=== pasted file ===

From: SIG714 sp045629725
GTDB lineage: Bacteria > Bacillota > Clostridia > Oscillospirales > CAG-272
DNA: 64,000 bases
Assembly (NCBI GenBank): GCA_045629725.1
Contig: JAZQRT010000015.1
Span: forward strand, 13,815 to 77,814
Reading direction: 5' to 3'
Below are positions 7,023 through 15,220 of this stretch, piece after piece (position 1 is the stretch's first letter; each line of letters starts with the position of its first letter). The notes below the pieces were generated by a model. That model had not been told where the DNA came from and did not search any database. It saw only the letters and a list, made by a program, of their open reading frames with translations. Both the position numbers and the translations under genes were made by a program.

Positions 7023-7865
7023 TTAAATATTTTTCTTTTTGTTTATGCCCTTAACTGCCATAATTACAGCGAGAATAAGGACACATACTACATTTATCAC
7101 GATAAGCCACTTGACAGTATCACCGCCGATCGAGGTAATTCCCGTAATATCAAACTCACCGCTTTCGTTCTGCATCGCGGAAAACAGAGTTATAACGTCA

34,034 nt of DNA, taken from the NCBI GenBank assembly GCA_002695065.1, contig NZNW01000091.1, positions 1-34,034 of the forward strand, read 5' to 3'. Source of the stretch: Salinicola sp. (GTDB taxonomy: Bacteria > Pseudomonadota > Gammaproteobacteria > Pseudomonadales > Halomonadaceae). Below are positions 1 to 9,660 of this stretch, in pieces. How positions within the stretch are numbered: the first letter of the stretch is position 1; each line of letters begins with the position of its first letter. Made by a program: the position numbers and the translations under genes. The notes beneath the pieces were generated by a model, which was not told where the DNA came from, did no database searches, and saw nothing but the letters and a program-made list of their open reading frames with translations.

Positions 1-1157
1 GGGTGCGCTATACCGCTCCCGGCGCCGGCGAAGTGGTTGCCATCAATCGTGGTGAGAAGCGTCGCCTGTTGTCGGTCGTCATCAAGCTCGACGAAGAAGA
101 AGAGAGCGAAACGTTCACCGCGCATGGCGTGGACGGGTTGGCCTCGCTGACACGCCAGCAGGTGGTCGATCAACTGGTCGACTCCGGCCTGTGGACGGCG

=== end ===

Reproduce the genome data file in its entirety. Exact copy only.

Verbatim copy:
From: SIG714 sp045629725
GTDB lineage: Bacteria > Bacillota > Clostridia > Oscillospirales > CAG-272
DNA: 64,000 bases
Assembly (NCBI GenBank): GCA_045629725.1
Contig: JAZQRT010000015.1
Span: forward strand, 13,815 to 77,814
Reading direction: 5' to 3'
Below are positions 7,023 through 15,220 of this stretch, piece after piece (position 1 is the stretch's first letter; each line of letters starts with the position of its first letter). The notes below the pieces were generated by a model. That model had not been told where the DNA came from and did not search any database. It saw only the letters and a list, made by a program, of their open reading frames with translations. Both the position numbers and the translations under genes were made by a program.

Positions 7023-7865
7023 TTAAATATTTTTCTTTTTGTTTATGCCCTTAACTGCCATAATTACAGCGAGAATAAGGACACATACTACATTTATCAC
7101 GATAAGCCACTTGACAGTATCACCGCCGATCGAGGTAATTCCCGTAATATCAAACTCACCGCTTTCGTTCTGCATCGCGGAAAACAGAGTTATAACGTCA

34,034 nt of DNA, taken from the NCBI GenBank assembly GCA_002695065.1, contig NZNW01000091.1, positions 1-34,034 of the forward strand, read 5' to 3'. Source of the stretch: Salinicola sp. (GTDB taxonomy: Bacteria > Pseudomonadota > Gammaproteobacteria > Pseudomonadales > Halomonadaceae). Below are positions 1 to 9,660 of this stretch, in pieces. How positions within the stretch are numbered: the first letter of the stretch is position 1; each line of letters begins with the position of its first letter. Made by a program: the position numbers and the translations under genes. The notes beneath the pieces were generated by a model, which was not told where the DNA came from, did no database searches, and saw nothing but the letters and a program-made list of their open reading frames with translations.

Positions 1-1157
1 GGGTGCGCTATACCGCTCCCGGCGCCGGCGAAGTGGTTGCCATCAATCGTGGTGAGAAGCGTCGCCTGTTGTCGGTCGTCATCAAGCTCGACGAAGAAGA
101 AGAGAGCGAAACGTTCACCGCGCATGGCGTGGACGGGTTGGCCTCGCTGACACGCCAGCAGGTGGTCGATCAACTGGTCGACTCCGGCCTGTGGACGGCG